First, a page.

Travel Insurance

Get covered before you travel………….you know it makes sense!

As peak season summer travel is underway, how many times do we read in the media about people’s bad experiences following an incident on their holiday? Whole television programmes are directed at the plight of those who have suffered an accident whilst in foreign parts. The vast majority of them involve the lack of appropriate travel insurance.

Since an early age when I got the travel bug, I have always taken out travel insurance. As a student I realise, with the benefit of hindsight, I probably did not read the small print and naively believed that I was covered against any eventuality. As I grew older ( and wiser ? ) I started to investigate what I could realistically expect were I ever to lodge a claim against my insurance company.

Basic travel insurance will provide just that……….the bare minimum. Policies which offer basic cover usually have the largest list of exclusions. Their philosophy is that there must be cover against any particular situation with another provider. I realised at an early stage that, if I took expensive personal items on holiday with me, I had to expect to pay for the privilege of doing so. It made sense to leave expensive watches and jewellery behind as there was a strong possibility that their loss would not be covered. This was in the days before mobile phones, personal computers and other gadgets so common today.

Having friends in the insurance industry convinced me of the need to have adequate cover when contemplating travel to exotic, distant locations. The ISU provided excellent cover in the shape of annual policies at an affordable cost. I signed up to such policies and have relied upon them for well over 3 decades. Just as I insured my cars through comprehensive policies as opposed to less expensive third-party ones, my travel insurance covered me for many additional items and situations such as travel delays, missed flights and comprehensive medical eventualities, including medical evacuation. 

I suffered a heart attack at the age of 55 and, after having a stent fitted, I declared my full medical history to insurers and was reassured that I would still be covered for any eventuality, albeit for an additional premium. I always had the maximum cover for medical contingencies worldwide, including the USA and Caribbean ( the most expensive treatment wise ) 

I had no cause to lodge claims other than for missing baggage due to airline incompetence over the years until 2016. Whilst on a trip to New York I was admitted to hospital as an emergency patient with a suspected internal bleed. It transpired that I had a burst blood vessel in my duodenum. During the course of investigation and treatment to repair the blood vessel the surgeon discovered a highly aggressive pancreatic tumour.  I declined to have the cancer treated in the USA and opted, for a variety of reasons, to return to the UK for surgery. I am happy to report that, following successful removal and chemotherapy, I returned to excellent health within a year.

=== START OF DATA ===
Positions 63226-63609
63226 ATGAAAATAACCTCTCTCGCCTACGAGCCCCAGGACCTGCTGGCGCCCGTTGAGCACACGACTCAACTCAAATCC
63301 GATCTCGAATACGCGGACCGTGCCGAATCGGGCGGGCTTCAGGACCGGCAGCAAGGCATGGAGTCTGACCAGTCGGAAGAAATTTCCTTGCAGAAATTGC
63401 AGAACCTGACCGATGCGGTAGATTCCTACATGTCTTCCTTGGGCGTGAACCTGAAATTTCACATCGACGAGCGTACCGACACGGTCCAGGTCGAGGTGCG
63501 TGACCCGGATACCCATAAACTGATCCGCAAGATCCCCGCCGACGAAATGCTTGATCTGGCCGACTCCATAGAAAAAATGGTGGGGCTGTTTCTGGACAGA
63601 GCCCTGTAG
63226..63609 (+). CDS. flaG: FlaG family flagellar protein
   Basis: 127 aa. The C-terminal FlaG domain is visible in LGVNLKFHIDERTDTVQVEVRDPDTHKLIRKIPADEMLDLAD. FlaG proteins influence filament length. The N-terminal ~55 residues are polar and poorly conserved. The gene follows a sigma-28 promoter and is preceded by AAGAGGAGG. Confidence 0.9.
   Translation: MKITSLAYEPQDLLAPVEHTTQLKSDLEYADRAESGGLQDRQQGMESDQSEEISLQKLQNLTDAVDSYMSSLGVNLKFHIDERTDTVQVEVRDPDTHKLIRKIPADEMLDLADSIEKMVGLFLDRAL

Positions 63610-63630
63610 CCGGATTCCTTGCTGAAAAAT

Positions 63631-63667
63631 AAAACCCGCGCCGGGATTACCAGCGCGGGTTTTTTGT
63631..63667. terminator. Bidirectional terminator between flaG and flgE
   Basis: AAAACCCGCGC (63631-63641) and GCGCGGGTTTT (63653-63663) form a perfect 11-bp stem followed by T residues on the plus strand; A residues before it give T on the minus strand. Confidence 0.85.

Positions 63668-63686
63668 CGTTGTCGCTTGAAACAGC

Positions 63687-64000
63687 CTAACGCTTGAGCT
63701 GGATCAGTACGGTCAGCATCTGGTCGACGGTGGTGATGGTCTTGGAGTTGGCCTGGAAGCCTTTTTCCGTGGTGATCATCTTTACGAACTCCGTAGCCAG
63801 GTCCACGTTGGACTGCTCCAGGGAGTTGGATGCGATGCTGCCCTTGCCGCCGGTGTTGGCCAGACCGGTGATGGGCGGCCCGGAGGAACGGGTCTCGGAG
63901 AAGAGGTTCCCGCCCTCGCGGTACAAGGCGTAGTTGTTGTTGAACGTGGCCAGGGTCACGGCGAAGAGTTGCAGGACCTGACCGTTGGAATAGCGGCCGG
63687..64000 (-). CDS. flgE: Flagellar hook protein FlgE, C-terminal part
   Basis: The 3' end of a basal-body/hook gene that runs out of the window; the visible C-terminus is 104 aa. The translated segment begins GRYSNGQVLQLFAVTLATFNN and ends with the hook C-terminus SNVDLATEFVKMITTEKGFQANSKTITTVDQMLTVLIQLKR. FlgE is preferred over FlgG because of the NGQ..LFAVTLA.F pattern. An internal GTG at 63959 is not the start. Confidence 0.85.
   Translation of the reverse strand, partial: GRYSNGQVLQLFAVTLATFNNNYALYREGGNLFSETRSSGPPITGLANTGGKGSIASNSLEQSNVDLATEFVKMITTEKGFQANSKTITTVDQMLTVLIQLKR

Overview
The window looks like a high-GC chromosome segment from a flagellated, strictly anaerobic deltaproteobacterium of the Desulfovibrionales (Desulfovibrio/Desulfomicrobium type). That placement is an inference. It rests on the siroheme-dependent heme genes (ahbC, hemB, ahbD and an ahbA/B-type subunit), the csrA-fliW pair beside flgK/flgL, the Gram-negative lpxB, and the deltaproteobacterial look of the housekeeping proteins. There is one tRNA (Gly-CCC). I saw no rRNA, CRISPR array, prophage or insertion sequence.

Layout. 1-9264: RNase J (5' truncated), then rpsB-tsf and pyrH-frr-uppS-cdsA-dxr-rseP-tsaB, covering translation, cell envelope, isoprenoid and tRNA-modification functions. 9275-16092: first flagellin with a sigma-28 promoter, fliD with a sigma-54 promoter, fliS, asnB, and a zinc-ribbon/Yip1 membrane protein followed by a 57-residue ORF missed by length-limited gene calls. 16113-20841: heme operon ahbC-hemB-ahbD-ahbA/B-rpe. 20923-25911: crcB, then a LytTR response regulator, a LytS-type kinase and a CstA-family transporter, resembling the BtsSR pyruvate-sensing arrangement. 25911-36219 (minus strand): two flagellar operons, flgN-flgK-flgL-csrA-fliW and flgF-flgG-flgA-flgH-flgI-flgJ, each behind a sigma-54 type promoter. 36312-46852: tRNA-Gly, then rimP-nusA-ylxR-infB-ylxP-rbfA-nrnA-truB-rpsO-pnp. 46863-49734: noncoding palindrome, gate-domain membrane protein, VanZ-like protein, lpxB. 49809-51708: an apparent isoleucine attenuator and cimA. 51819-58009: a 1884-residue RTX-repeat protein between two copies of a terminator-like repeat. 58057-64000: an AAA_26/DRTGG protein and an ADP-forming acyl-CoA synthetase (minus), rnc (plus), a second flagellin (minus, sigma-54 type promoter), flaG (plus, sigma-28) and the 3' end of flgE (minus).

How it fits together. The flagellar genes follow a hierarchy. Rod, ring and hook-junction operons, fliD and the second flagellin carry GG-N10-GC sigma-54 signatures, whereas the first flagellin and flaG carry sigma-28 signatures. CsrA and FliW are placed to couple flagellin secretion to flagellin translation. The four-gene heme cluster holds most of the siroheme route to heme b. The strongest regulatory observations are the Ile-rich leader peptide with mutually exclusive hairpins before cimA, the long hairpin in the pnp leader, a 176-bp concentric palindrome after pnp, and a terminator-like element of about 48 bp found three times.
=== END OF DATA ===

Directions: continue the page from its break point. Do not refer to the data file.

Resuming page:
The most crucial aspect of my American medical treatment saga is the cost. I was in intensive care for 4 days and a further day in critical care/observation. The total cost was a truly eye-watering $765,000………….yes, your eyes are not deceiving you! The bills arrived on a daily basis for months afterwards whilst I was recuperating from extensive surgery at home. At no stage did I have any issue with my insurers. They were most professional and handled everything in an exemplary fashion. Had I not had high levels of medical insurance, my situation would have been dire.

I continue to have comprehensive medical travel insurance with a new provider, having declared all my medical history, and the cost is marginally higher than before. My previous provider does not offer insurance to anyone who has undergone surgery for cancer but was still willing to insure me for all other eventualities, despite having incurred significant expenditure on my behalf.

The moral of this tale is simple…………do not stint on paying for travel insurance cover. Declare everything and you will still be able to obtain cover. I know it makes sense.  I hope you do too!     

Stuart Band